• Smooth the surface (optional): If you're using a putty knife, you can gently smooth the surface of the applied roofing cement to create a clean finish.
  • Replacing tiles (if needed): If you spot damaged tiles around the holes, carefully slip the new tile under the existing tiles above it, making sure it aligns properly. Secure the new tile following the manufacturer's instructions.
  • Let it dry: Allow the roofing cement to dry completely according to the product instructions. The drying time can vary depending on the brand and weather conditions.

Helpful Tips

  • Work in good weather: Choose a dry and sunny day to patch holes in your roof from removing your satellite dish. Avoid patching your roof in wet or freezing conditions.
  • When in doubt, call a professional: If you're unsure about any step of the process, the extent of the damage, or your comfort level working at heights on your roof, call a professional for help.

By following these steps, you can patch the holes left behind by your satellite dish and ensure your roof remains a reliable barrier against the elements.

Cost to Remove a Satellite Dish from Your Roof

The final cost of removing your satellite dish from your roof can vary, according to several factors. The size and complexity of the dish plays a role, as larger or multi-part dishes will involve more labour and therefore cost more to take down.

Accessibility of your roof is also a factor; a steep or difficult-to-access roof will need greater safety precautions, which will likely cost more. Where the satellite dish is mounted also matters – a pole in the ground is generally easier and cheaper to deal with than a roof-mounted satellite dish. Be sure to factor in disposal fees as well, if you’re not going to recycle your disk.

A big decision to make is whether you’ll tackle your satellite dish removal yourself, or will you call in a professional? DIY removal might seem cheaper at first, but you'll need to factor in the cost of any tools you don't have, like a tall ladder, or roofing supplies for patching the holes left behind.

Bear in mind there can be hidden costs to consider with either option. Unexpected damage to your roof or cables during removal might need additional repairs, which will add to the overall cost. There could also be hidden mounting hardware under the dish that a professional might uncover, which will need extra time and bump up their price.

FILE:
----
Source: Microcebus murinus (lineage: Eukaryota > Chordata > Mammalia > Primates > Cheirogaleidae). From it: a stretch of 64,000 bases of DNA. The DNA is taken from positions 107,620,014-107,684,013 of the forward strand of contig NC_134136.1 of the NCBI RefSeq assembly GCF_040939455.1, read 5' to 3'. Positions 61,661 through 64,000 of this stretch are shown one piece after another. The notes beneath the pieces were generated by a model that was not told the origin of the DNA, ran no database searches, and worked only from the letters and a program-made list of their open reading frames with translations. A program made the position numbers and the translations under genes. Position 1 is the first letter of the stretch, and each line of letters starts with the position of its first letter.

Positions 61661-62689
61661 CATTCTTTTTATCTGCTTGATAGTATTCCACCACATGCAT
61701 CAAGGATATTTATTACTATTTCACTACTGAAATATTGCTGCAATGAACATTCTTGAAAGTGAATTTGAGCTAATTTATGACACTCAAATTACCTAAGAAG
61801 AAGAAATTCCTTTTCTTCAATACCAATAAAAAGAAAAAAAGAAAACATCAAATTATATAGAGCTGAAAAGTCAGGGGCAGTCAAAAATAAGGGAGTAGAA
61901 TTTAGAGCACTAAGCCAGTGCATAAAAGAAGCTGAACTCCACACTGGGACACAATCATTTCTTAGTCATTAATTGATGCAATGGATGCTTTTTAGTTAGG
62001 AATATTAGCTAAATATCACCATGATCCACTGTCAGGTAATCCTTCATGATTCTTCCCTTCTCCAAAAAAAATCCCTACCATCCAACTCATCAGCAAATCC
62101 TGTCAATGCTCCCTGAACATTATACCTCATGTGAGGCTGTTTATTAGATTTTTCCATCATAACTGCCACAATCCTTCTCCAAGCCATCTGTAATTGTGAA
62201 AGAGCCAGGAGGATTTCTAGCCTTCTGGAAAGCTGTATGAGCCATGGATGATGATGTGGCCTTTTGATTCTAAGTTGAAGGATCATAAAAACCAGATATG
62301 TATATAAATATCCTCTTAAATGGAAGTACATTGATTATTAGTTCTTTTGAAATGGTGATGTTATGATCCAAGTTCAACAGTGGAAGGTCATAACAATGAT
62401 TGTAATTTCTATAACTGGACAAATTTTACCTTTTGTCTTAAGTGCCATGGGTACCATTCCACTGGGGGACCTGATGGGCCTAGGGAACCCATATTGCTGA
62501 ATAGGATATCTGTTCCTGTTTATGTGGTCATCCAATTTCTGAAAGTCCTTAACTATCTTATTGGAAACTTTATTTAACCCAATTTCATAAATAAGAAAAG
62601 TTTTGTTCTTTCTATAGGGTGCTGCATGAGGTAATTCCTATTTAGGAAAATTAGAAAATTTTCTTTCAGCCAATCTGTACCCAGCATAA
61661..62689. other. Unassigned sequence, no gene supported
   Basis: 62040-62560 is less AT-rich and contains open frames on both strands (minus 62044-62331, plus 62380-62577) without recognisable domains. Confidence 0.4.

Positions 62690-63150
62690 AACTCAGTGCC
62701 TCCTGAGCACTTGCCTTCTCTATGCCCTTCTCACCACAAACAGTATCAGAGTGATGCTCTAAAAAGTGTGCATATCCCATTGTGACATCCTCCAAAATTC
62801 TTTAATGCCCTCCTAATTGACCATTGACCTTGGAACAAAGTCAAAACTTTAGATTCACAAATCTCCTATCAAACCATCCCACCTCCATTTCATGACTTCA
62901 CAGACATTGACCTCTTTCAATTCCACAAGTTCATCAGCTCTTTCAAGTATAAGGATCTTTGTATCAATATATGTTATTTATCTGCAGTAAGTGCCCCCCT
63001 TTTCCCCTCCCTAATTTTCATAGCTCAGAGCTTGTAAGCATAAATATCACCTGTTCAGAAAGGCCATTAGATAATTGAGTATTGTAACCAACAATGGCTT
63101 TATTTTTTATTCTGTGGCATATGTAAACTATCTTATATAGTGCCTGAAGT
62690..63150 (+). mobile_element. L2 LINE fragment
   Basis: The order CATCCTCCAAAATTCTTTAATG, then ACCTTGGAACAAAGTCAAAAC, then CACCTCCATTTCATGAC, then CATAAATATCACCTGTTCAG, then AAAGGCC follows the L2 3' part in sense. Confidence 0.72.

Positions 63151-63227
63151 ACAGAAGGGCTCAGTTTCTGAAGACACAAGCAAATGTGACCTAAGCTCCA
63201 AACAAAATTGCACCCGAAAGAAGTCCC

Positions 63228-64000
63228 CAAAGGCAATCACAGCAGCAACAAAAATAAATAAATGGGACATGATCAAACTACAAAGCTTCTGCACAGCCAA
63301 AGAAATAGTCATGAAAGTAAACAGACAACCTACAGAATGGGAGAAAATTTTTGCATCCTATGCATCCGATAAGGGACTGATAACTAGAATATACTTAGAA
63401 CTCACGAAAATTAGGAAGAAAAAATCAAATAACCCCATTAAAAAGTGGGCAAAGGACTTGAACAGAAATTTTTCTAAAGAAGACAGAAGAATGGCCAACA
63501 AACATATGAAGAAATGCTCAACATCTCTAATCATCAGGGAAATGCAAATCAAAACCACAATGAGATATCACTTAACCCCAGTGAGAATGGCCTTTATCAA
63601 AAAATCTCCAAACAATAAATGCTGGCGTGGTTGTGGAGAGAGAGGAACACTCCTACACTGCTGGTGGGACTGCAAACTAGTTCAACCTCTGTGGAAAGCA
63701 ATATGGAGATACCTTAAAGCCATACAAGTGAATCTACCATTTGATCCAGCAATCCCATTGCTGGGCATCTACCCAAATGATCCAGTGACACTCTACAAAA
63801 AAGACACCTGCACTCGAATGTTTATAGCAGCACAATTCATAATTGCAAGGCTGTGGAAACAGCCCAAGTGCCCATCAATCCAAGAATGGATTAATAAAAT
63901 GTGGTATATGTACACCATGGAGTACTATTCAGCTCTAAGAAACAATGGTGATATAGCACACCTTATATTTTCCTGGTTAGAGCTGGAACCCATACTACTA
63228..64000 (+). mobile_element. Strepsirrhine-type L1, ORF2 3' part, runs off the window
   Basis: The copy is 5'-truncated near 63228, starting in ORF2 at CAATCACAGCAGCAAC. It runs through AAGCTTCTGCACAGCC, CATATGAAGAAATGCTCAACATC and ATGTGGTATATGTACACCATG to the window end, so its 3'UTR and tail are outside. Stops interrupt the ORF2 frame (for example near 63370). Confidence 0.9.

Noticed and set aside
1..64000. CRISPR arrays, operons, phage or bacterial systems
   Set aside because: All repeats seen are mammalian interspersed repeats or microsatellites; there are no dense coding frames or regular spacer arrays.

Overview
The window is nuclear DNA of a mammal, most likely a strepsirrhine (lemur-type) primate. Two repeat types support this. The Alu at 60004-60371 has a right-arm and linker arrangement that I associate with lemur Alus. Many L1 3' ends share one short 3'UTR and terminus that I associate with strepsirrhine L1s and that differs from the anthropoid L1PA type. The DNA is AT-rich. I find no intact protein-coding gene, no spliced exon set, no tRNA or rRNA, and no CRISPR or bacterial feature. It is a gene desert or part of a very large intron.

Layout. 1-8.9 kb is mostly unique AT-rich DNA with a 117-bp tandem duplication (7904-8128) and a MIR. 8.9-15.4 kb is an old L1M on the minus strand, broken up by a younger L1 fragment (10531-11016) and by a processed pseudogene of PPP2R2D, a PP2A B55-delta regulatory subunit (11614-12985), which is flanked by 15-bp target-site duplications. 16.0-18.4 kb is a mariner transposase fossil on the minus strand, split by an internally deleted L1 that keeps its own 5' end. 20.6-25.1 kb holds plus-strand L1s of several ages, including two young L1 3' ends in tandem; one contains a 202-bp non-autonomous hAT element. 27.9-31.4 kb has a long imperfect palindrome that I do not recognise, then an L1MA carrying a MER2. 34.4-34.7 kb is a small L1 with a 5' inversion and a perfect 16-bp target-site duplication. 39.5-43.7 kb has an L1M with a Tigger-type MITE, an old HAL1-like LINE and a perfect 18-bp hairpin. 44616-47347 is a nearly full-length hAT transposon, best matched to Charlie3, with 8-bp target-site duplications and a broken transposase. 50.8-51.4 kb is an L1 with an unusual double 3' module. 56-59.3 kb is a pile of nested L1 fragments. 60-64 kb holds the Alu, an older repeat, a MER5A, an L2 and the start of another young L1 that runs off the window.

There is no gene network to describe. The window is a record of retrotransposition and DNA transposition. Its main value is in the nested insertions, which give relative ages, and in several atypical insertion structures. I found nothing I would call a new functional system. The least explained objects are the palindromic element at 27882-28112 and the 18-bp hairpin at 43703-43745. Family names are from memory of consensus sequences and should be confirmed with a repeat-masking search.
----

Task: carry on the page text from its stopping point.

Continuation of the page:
If you choose to go the DIY route, disposing of the dish responsibly at an electronics recycling centre might incur additional fees, if you can’t find a local recycler.

The decision comes down to weighing the cost of tools, potential repairs, and your own comfort level working at heights against the convenience and expertise of a professional. To ensure a smooth and safe removal process, it’s important to consider these factors to help you determine the best course of action for your satellite dish removal project.

Free Satellite Dish Removal

While there aren't any companies in New Zealand that currently offer completely free satellite dish removal, there are a few ways to minimise the cost.

Your first stop should be your service provider. They might offer removal as part of the disconnection process, especially if you're switching providers or upgrading your package. It's worth checking to see if they have any removal options available.

Another option to explore is recycling centres or scrap metal yards. Some might accept satellite dishes for free (or for a small fee) depending on the materials the dish is made of. However, this option means you need to remove the dish yourself and take it to the facility.

Searching online for recycling centres or scrap metal yards in your area that accept electronics is a good first step. Call them directly to confirm their policy on satellite dishes.

Finally, there might be local community programmes or charities that can help. These kinds of programmes can help low-income homeowners or seniors with tasks like satellite dish removal. Research online or contact your local council to find out if there are any programmes like these available in your area.

Satellite Dish Disposal & Recycling

How to Dispose of Your Old Satellite Dish

Once you've successfully removed your satellite dish, either by DIY or using a professional, the job isn't quite finished. It’s important to dispose of it responsibly to protect the environment and avoid harmful electronic waste ending up in landfills. Here are some eco-friendly options to consider:

  • Recycling through electronics programmes: Many electronic (e-waste) recycling programmes accept satellite dishes. They break down the dish into its various components and separate it into recyclable materials like metal and plastic. Search online for electronics recycling centres or initiatives in your area. Most want the dish to be free of debris and any cables before you drop it off.